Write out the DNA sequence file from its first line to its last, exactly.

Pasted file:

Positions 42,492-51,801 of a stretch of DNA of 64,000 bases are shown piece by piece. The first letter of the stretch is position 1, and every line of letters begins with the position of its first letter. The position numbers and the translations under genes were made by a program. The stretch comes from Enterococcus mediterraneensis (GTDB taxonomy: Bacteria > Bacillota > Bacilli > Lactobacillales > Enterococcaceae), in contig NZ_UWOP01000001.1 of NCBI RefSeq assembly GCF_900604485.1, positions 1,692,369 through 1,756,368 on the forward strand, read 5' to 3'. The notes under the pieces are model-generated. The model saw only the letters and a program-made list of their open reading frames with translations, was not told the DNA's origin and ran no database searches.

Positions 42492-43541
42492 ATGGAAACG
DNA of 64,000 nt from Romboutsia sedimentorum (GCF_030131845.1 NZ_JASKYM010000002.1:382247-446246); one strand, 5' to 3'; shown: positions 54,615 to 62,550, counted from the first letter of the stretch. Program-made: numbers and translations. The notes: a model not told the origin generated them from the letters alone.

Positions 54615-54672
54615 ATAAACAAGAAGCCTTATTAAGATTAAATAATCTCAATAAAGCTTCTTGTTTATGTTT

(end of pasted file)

Positions 42,492-51,801 of a stretch of DNA of 64,000 bases are shown piece by piece. The first letter of the stretch is position 1, and every line of letters begins with the position of its first letter. The position numbers and the translations under genes were made by a program. The stretch comes from Enterococcus mediterraneensis (GTDB taxonomy: Bacteria > Bacillota > Bacilli > Lactobacillales > Enterococcaceae), in contig NZ_UWOP01000001.1 of NCBI RefSeq assembly GCF_900604485.1, positions 1,692,369 through 1,756,368 on the forward strand, read 5' to 3'. The notes under the pieces are model-generated. The model saw only the letters and a program-made list of their open reading frames with translations, was not told the DNA's origin and ran no database searches.

Positions 42492-43541
42492 ATGGAAACG
DNA of 64,000 nt from Romboutsia sedimentorum (GCF_030131845.1 NZ_JASKYM010000002.1:382247-446246); one strand, 5' to 3'; shown: positions 54,615 to 62,550, counted from the first letter of the stretch. Program-made: numbers and translations. The notes: a model not told the origin generated them from the letters alone.

Positions 54615-54672
54615 ATAAACAAGAAGCCTTATTAAGATTAAATAATCTCAATAAAGCTTCTTGTTTATGTTT